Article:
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An ABC transporter with a secondary-active multidrug translocator domain


Multidrug resistance, by which cells become resistant to multiple unrelated pharmaceuticals, is due to the extrusion of drugs from the cell's interior by active transporters such as the human multidrug resistance P-glycoprotein1. Two major classes of transporters mediate this extrusion2,3. Primary-active transporters are dependent on ATP hydrolysis, whereas secondary-active transporters are driven by electrochemical ion gradients that exist across the plasma membrane. The ATP-binding cassette (ABC) transporter LmrA4 is a primary drug transporter in Lactococcus lactis that can functionally substitute for P-glycoprotein in lung fibroblast cells5. Here we have engineered a truncated LmrA protein that lacks the ATP-binding domain. Surprisingly, this truncated protein mediates a proton–ethidium symport reaction without the requirement for ATP. In other words, it functions as a secondary-active multidrug uptake system. These findings suggest that the evolutionary precursor of LmrA was a secondary-active substrate translocator that acquired an ATP-binding domain to enable primary-active multidrug efflux in L. lactis.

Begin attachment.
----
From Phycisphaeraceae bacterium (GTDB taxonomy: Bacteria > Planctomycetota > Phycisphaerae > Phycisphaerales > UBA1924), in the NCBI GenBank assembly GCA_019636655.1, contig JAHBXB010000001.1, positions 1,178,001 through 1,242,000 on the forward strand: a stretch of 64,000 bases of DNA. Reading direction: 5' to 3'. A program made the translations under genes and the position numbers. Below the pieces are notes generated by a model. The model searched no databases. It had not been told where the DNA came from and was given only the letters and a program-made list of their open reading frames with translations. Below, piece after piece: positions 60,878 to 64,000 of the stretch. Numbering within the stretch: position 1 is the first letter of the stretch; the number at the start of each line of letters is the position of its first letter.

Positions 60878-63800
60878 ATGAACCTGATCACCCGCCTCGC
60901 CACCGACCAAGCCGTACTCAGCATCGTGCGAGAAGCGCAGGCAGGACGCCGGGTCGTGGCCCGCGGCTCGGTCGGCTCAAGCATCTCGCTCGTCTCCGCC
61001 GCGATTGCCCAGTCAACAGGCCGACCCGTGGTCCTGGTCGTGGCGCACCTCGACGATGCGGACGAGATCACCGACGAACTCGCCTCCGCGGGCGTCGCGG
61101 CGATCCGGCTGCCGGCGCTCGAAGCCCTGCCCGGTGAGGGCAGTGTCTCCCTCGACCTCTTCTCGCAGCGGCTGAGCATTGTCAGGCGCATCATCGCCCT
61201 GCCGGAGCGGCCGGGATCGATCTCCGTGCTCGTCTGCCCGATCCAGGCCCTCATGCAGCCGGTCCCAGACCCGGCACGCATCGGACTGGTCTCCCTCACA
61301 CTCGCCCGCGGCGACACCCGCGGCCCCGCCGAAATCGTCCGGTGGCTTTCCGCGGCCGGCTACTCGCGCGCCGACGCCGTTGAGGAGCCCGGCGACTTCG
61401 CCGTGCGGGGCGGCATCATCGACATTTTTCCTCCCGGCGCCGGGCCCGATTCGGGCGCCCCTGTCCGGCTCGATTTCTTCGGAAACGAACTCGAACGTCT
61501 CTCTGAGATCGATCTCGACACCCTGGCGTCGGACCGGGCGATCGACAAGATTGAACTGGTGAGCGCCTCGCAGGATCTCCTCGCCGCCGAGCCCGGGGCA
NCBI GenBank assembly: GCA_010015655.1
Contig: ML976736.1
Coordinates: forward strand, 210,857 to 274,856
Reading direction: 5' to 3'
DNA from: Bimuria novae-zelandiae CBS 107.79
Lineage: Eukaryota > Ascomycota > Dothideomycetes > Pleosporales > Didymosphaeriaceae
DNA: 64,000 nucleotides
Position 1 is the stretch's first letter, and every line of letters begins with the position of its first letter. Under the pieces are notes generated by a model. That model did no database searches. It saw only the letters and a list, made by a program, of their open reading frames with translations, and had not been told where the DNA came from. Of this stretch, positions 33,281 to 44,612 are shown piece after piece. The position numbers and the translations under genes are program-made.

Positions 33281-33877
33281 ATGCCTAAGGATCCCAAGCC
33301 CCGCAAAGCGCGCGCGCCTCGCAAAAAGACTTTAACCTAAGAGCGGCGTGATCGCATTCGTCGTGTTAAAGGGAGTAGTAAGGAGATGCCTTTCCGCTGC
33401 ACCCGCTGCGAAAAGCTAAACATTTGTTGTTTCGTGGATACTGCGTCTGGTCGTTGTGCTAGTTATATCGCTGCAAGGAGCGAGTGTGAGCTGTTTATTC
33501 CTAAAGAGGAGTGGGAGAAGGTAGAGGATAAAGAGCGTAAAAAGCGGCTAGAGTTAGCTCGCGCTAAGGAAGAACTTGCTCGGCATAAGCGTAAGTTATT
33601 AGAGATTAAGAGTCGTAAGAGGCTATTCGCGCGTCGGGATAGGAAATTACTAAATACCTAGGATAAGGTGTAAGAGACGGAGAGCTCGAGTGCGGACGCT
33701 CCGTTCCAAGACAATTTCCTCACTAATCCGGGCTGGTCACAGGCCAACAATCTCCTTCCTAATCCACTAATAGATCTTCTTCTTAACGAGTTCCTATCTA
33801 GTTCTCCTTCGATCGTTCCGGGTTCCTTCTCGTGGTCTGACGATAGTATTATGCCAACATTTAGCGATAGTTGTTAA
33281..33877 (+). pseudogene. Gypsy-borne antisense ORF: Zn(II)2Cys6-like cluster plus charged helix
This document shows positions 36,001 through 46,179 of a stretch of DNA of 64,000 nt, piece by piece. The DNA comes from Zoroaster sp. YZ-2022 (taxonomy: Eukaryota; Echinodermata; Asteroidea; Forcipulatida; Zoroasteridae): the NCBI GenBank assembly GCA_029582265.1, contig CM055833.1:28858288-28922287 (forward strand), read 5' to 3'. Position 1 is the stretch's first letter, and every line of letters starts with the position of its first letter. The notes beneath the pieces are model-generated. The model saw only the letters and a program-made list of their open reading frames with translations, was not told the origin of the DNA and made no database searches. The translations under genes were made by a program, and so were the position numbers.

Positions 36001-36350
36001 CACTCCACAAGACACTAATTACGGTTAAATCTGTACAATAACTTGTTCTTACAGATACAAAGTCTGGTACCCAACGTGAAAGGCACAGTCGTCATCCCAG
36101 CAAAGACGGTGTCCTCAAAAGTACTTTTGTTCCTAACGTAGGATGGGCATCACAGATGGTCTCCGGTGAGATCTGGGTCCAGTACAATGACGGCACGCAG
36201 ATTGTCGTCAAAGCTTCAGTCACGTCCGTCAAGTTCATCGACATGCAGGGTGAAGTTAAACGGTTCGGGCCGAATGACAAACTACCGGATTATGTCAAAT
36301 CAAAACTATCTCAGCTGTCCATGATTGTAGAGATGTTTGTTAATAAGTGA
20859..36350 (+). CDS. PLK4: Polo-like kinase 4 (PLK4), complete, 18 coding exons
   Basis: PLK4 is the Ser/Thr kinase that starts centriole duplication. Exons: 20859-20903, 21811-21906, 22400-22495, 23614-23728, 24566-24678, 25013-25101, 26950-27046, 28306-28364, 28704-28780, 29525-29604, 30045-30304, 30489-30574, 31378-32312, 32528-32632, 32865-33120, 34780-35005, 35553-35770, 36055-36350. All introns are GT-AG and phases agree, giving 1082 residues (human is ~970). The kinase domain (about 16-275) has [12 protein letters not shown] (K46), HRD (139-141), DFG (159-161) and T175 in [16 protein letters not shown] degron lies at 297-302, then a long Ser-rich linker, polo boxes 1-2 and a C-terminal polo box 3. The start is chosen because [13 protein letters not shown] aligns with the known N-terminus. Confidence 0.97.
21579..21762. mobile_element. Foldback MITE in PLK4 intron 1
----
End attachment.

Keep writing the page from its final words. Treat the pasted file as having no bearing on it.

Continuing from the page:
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Figure 1: Structural properties of LmrA are maintained in LmrA-MD.
Figure 2: LmrA-MD mediates multidrug uptake in L. lactis.
Figure 3: Ethidium transport by LmrA-MD is coupled to Δp.
Figure 4: Coupled efflux of ethidium and protons by LmrA in L. lactis cells.


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We thank Chris Higgins, Peter McNaughton, Ben Luisi, and Ian Booth for stimulating discussions. This research was funded by Cancer Research UK, the Association of International Cancer Research (AICR), the Biotechnology and Biological Sciences Research Council (BBSRC), the Medical Research Council (MRC), the Royal Society, and Molecular Devices Ltd. S.V. was the recipient of a Cambridge Nehru Scholarship.

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Correspondence to Hendrik W. van Veen.

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Venter, H., Shilling, R., Velamakanni, S. et al. An ABC transporter with a secondary-active multidrug translocator domain. Nature 426, 866–870 (2003).

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